Also, I know you don’t have much in the way of refrigeration (this requires mozzarella), but anyone interested in a super low carb pizza that you can’t tell from flour-based “real” pizza should check out “Fat Head Pizza.” My son came up with it, I posted on my brother’s blog (, and it swept the interwebs! If you google it there’s tons of reposts, but here’s the original write-up.


  2. Joel says:

    Yeah, there’s definitely way too much sauce. I was faced with the question, “what do I do with half a can of spaghetti sauce?” Turns out the answer shouldn’t be “use it to ruin your pizza dough.”

  3. Judy says:

    Joel – have you looked at a ‘refrigerator’ set up like this guy’s for left-overs? Starts at about 3:50 mark.
    Would it work in your climate in the winter?

  4. Andrew says:


    You can soak overly salted ham in water to leach the salt out. Practice makes perfect, but at least an hour or two, probably more like 6. You may lose some flavor, but you’ll lose more salt.

    Learned this neat trick watching a show about the ‘new’ Bounty and it’s maiden voyage around Australia. They found actual suppliers for salt pork, salt beef and hard tack. Following the proper recipes, the cooks fixed ‘period’ meals. The crew loved them, those that weren’t vegan, as the meat portions were huge for a common sailor of the time.

  5. Brass says:

    Pizza. Mmm. Looks pretty good for your first time!. Pre-baking (2 to 3 mins) the crust with regular tomato sauce, Italian spices, garlic powder and parmesan cheese liberally added on, will really help. Then take it out, add cheese and toppings, and bake. Oven temperature for pizza should be HOT: at least 450, if your oven can do it. 8 to 12 minutes should be perfect. Adding a tablespoon of powdered milk to the flour before making dough will make it better.Gluten, you have any, will help, too.i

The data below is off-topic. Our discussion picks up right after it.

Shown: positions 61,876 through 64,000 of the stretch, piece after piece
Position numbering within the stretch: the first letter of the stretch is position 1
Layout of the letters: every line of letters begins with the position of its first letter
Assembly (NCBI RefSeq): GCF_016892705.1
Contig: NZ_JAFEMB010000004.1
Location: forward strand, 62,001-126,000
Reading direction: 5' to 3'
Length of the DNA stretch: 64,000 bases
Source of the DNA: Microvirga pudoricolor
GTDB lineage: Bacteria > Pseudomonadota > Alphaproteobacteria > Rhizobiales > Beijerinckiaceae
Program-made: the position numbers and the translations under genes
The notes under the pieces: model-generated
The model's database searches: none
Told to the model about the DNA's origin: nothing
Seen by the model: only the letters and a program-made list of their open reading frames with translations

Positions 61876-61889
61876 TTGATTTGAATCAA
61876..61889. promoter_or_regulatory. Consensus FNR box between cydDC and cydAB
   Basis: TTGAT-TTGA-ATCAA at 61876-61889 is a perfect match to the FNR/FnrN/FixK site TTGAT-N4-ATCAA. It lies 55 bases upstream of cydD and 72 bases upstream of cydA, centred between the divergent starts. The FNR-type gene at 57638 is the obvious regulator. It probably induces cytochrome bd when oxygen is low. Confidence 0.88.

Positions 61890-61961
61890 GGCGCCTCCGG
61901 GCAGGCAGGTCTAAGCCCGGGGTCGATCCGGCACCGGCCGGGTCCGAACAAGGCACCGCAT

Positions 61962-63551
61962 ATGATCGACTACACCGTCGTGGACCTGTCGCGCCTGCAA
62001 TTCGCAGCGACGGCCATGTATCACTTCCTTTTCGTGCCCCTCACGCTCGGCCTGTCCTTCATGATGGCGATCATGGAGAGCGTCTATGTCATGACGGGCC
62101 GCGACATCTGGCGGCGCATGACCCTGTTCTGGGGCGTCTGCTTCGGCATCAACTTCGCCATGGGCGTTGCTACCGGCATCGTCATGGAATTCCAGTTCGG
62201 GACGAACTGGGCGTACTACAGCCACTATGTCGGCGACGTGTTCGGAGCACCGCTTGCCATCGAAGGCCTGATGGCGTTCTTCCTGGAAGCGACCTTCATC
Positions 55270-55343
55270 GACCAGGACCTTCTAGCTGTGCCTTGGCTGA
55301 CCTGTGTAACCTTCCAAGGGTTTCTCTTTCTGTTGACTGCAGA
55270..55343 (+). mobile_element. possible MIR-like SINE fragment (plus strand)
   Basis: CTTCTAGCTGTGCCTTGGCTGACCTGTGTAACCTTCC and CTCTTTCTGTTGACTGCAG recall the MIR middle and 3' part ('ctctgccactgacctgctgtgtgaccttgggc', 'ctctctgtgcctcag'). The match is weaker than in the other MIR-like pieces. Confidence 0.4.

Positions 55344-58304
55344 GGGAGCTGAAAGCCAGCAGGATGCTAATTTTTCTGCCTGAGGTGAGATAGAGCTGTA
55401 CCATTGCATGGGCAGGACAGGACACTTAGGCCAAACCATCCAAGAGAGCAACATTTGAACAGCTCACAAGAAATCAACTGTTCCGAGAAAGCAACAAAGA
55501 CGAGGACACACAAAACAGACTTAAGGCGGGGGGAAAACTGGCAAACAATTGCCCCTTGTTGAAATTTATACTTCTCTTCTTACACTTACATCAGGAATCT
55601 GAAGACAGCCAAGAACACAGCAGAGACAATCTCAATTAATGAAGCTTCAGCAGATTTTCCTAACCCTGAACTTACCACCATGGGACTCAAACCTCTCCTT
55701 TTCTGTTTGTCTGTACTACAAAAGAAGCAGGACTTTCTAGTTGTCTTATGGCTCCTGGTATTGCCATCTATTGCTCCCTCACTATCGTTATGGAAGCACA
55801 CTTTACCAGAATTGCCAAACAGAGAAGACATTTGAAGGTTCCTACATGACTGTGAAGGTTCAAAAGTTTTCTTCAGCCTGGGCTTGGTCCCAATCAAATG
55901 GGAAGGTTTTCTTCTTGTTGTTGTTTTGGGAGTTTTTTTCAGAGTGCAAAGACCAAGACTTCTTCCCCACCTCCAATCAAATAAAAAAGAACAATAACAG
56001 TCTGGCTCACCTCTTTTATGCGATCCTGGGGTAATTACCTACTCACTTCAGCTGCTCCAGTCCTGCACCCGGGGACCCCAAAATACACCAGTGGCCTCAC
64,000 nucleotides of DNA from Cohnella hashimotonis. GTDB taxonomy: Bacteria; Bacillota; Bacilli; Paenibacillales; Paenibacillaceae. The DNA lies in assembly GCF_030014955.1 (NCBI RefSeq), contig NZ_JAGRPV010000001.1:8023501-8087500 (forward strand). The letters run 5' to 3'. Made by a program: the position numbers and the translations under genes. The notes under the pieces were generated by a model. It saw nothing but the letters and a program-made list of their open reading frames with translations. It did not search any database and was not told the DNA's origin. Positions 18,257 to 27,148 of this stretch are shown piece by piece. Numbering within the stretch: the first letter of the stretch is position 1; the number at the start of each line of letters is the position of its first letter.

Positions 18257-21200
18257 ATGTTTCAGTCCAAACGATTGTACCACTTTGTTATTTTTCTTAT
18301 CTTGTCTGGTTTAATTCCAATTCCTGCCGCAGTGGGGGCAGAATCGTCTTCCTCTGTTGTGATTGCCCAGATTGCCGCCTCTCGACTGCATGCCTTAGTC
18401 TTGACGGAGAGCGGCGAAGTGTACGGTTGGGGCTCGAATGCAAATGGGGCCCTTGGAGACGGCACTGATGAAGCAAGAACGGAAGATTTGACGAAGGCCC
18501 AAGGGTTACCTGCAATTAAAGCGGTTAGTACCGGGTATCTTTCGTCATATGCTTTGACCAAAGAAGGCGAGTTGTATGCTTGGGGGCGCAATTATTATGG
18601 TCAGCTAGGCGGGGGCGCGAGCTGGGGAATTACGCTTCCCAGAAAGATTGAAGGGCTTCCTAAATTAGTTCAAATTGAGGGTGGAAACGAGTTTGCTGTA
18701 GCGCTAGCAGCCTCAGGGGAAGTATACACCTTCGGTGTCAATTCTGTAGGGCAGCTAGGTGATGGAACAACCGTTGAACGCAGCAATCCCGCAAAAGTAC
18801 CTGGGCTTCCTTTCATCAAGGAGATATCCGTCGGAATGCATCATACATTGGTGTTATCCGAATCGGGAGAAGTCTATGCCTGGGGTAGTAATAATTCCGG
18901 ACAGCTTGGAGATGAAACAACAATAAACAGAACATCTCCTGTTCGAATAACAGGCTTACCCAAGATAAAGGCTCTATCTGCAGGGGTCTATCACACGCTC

6. Ben says:

    “No sooner had I put the pizza in the oven, it seems, than the propane bottle ran out of pressure.”

    You know, they make a gadget for that:

  7. Joel says:

    Yes, I had one in the RV trailer I lived in before the cabin. I might get another when the current regulator craps out.

  8. R Brown says:

    Ever think of trying to build a wood fired pizza oven? Since you got wood from pallets, you could fire it up, cook a pizza, and duct the hot air under the floor of Chez Joel.

  9. Ruth says:

    I prebake our pizza crusts too. Into the oven for a few minutes (upwards of 8 minutes, but it depends on temp), with nothing on the crust, and then pull it out and put everything on, and back in the oven. Makes for a sturdier crust.

  10. Joel says:

    That’s a really good idea I’ll do next time. Kind of had the same idea when I saw how badly mine came out, but it’s good to hear.

To the stake with the heretic!